At least 75 parastatals face shake-up in the next three weeks following recommendation by a team of experts appointed by President Uhuru Kenyatta six months ago.
The team handed its report to President Uhuru Kenyatta yesterday recommending dissolution, merger or transfer of some functions of State Corporations to counties, ultimately trimming their number from 262 to 187.
A total of 42 parastatals- mostly in agricultural sector - will be dissolved, 28 others will be merged while 22 others will have their roles transferred to other institutions. Another list of 21 corporations will be dropped from the list of State Corporation’s altogether, to be reclassified as professional bodies.
The report was compiled by the Presidential Task Force on Parastatals Reforms appointed by President Kenyatta in July to advise on restructuring plan. The ten-member team was co-chaired by President’s constitutional affairs adviser Abdikadir Mohammed and the Commercial Bank of Africa’s CEO Isaac Awuondo.
“For effective and complementary engagement between the state and markets, there must be a clear separation of policymaking, regulation and service delivery roles,” Mr Mohamed said.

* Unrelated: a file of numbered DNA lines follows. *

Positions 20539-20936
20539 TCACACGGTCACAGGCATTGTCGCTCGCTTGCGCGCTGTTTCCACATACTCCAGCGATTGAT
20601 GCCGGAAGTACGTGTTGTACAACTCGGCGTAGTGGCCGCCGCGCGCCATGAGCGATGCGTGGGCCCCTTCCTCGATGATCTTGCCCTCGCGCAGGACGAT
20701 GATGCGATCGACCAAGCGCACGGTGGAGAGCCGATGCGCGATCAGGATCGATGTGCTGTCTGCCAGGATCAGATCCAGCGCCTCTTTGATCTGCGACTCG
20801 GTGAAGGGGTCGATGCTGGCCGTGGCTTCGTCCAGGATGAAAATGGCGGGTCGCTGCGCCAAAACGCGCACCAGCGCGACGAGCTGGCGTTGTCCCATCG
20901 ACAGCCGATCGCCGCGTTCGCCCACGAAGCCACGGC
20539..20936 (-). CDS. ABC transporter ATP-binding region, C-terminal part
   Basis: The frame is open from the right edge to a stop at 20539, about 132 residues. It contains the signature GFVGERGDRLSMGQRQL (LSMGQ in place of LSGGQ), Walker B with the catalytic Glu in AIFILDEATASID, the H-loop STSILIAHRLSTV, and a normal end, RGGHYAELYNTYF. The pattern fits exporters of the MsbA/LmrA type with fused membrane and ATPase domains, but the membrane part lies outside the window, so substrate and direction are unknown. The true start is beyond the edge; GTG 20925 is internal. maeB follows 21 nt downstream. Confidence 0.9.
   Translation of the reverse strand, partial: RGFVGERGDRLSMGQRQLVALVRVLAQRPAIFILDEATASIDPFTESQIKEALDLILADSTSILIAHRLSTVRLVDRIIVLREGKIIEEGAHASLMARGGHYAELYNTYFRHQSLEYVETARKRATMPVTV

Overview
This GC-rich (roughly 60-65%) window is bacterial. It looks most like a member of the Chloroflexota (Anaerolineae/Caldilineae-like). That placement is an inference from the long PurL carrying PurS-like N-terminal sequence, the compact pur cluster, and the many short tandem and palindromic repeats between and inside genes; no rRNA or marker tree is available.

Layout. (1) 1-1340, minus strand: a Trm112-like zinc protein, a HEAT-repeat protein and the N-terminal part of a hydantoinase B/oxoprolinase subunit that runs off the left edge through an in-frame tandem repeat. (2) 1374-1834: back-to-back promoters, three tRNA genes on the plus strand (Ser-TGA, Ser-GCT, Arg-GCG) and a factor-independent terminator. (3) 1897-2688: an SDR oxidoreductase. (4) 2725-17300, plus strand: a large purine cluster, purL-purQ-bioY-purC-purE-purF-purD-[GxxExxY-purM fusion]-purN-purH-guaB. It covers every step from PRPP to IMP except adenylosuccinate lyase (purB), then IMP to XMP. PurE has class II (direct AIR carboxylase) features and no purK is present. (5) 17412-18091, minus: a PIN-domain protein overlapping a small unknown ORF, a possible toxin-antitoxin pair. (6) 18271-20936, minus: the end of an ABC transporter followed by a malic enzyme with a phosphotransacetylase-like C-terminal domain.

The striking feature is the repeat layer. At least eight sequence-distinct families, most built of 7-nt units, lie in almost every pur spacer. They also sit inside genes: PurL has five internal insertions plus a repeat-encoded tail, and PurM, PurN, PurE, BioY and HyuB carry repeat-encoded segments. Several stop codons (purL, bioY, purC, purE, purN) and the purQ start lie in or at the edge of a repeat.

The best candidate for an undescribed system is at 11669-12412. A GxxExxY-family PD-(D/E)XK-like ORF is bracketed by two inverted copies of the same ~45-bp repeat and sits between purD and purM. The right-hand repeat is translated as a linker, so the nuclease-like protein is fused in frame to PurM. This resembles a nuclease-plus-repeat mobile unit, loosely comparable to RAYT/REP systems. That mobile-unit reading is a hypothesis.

Among the surprises in the list of parastatals to be dissolved is the Privatisation Commission of Kenya while troubled National Cereals and Produce Board makes a lucky escape as one of institutions with strategic roles.
Mr Kenyatta said recommendations will be implemented in three months.
To this end, a government-led Entities Reforms Implementation Committee would be established to facilitate, oversee and monitor implementation of the recommendations, President Kenyatta said.
“No comprehensive review of the sector had been undertaken by the Government in the past. A draft parastatals Bill is ready,” he said.
The Corporations employ a total of 119,689 workers with an annual wage bill of over Sh131.2 billion.
Out of this, the National Treasury finances 60.34 billion (46 per cent). A survey conducted the taskforce shows that only 51 of the state corporations have been self-sustaining.
Ninety six of them with a total of 57,606 and wage bill of Sh66 billion can only generate Sh22.6 billion internally.